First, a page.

Was Nietzsche one of us?

Below, some passages of Friedrich Nietzsche’s Ecce homo, translated by Anthony Ludovici:

§ There was not a single abortion that was lacking among them—no, not even the anti-Semite. Poor Wagner!

§ My whole life is essentially a proof of this remark. In vain have I sought among them for a sign of tact and delicacy towards myself. Among Jews I did indeed find it, but not among Germans. I am so constituted as to be gentle and kindly to every one—I have the right not to draw distinctions—, but this does not prevent my eyes from being open.

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§ Above all, I have to direct an attack against the German people, who, in matters of the spirit, grow every day more indolent, poorer in instincts, and more honest, who, with an appetite for which they are to be envied, continue to diet themselves on contradictions, and gulp down “Faith” in company with science, Christian love together with anti-Semitism, and the will to power (to the “Empire”), dished up with the gospel of the humble, without showing the slightest signs of indigestion.

§ There is such a thing as the writing of history according to the lights of Imperial Germany; there is, I fear, anti-Semitic history—there is also history written with an eye to the Court, and Herr von Treitschke is not ashamed of himself. Quite recently an idiotic opinion in historicis, an observation of Vischer the Swabian aesthete, since happily deceased, made the round of the German newspapers as a “truth” to which every German must assent.

Let me prove that no other Western philosopher was “one of us.” Either do a contribution to the West’s Darkest Hour (see donate button at the sidebar) or, if you live in the US, go to your second-hand bookstore and purchase Matthew Stewart’s The Truth About Everything: An Irreverent History of Philosophy. In second-hand bookstores a copy of this 1997 book must be just a couple of bucks and you can send it to me by regular mail. (From the country where I am living, Amazon Books’ shipping prices sometimes cost even more than a brand new copy!)

You won’t be disappointed by my chosen excerpts of Stewart’s hilarious book in a new series of posts that I might call “Debunking philosophy” or something like that. Presently I cannot quote it for this blog because I only own a Spanish translation of An Irreverent History of Philosophy, not the original in English.

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3 Replies on “Was Nietzsche one of us?

  1. He was such a mixed bag on this issue. On the one side, he hated judaism because he said that the jewish religion was a negation of almost every reality (“The Jewish people chose to exist at any cost, and that cost was reality”). Christianity he hated even more because it does not have a racial component which he saw as the last reality represented in judaism.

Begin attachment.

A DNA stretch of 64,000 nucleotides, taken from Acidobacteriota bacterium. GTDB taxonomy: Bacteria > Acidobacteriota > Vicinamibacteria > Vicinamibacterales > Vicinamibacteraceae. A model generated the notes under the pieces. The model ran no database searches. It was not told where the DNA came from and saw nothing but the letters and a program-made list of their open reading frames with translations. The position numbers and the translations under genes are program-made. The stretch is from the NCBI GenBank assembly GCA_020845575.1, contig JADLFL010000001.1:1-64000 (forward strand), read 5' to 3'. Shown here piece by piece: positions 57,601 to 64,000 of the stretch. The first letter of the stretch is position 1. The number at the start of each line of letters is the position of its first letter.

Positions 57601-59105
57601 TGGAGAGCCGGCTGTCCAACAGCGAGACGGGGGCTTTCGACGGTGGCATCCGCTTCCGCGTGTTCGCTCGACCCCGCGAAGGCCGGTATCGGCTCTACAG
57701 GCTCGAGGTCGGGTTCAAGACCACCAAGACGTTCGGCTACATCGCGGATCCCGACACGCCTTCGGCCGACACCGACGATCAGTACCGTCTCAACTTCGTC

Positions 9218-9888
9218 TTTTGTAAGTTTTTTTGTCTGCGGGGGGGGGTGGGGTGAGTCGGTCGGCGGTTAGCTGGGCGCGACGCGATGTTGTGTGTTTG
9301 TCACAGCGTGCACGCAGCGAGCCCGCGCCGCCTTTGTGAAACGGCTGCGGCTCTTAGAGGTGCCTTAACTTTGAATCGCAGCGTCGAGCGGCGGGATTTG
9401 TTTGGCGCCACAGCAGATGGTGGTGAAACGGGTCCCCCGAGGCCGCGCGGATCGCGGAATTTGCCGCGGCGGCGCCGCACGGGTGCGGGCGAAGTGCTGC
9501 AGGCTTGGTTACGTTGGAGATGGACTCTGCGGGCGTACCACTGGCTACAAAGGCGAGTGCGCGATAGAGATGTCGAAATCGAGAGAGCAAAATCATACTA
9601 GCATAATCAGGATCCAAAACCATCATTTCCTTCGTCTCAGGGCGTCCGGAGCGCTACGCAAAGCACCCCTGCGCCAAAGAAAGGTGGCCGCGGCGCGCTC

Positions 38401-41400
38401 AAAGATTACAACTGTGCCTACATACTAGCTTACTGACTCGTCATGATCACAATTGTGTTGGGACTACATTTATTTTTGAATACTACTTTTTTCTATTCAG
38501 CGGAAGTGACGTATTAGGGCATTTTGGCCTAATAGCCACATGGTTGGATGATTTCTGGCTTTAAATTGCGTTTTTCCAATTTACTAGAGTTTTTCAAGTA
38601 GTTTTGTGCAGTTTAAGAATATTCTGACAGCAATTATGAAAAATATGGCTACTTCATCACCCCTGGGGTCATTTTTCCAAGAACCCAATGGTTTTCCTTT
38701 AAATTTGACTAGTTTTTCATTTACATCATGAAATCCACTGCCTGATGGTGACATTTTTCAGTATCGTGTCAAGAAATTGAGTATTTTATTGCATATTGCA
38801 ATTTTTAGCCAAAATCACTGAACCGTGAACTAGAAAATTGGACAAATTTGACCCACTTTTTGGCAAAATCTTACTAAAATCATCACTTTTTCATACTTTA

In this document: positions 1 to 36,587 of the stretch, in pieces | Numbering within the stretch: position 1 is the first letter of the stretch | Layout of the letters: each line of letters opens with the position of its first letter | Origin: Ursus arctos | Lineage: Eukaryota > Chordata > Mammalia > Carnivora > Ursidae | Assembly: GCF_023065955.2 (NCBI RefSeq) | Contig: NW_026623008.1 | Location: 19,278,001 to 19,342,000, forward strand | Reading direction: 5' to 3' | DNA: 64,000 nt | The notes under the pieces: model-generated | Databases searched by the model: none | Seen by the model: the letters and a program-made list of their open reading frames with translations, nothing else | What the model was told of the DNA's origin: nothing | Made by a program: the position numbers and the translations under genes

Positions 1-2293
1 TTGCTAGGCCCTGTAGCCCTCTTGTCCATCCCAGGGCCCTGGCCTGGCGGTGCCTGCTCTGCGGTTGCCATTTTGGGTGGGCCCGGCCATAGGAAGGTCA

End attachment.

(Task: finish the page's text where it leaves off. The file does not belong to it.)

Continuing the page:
He was however pro european union and saw the jews as a part of the makeup of that union. He was therefore not an anti-semite, but anti-judaism and anti-christianity properly speaking.

  2. “The profound contempt with which the Christian was treated by the noble people of antiquity, is of the same order as the present instinctive aversion to Jews : it is the hatred which free and self-respecting classes feel towards those who wish to creep in secretly, and who combine an awkward bearing with foolish self-sufficiency. The New Testament is the gospel of a completely ignoble species of man ; its pretensions to highest values yea, to all values, is, as a matter of fact, revolting even nowadays.”

    “The Jewish instinct of a chosen people : they appropriate all the virtues, without further ado, as their own, and regard the rest of the world as their opposite ; this is a profound sign of spiritual depravity ; The total lack of real aims and real duties, for which other virtues are required than those of the bigot the State undertook this work for them : and the impudent people still behaved as though they had no need of the State. “Except ye become as little children” oh, how far we are from this psychological ingenuousness!”

    “Plato, the great importer of corruption, who was the first who refused to see Nature in morality, and who had already deprived the Greek gods of all their worth by his notion “good” was already tainted with Jewish bigotry (in Egypt?).”

    This is all from Will to Power, a collection of his latest writings. If anti-Semitism is determined by one’s stance on Jews, rather than their stance on other anti-Semites, we can firmly put Nietzsche in that camp.

    Nietzsche is pretty silly at times though, contrarian just for the sake of it. For at least some time he went around insisting that he was Polish, and that Poles were the master race who gave Germans all of their culture. There isn’t even any evidence of him actually being Polish.

    A lot of his criticism of “anti-Semites” is based on them being Christians, who he sees as “Judaized” themselves, and hypocritical in addition. In some cases he seems to sympathize with contemporary Jews in their criticism of Christianity, but that comes off as a “lesser of two evils” type of deal. Nietzsche doesn’t seem to think of the Jews in a primarily racial manner, although he does allude to some biological deformation in line with them being “priestly parasites” lacking a self-sustaining caste system (and a martial nobility).

    (Also I doubt Plato really had anything to do with the Judeans.)

    1. “Nietzsche is pretty silly at times though, contrarian just for the sake of it. For at least some time he went around insisting that he was Polish, and that Poles were the master race who gave Germans all of their culture. There isn’t even any evidence of him actually being Polish.”

      LOL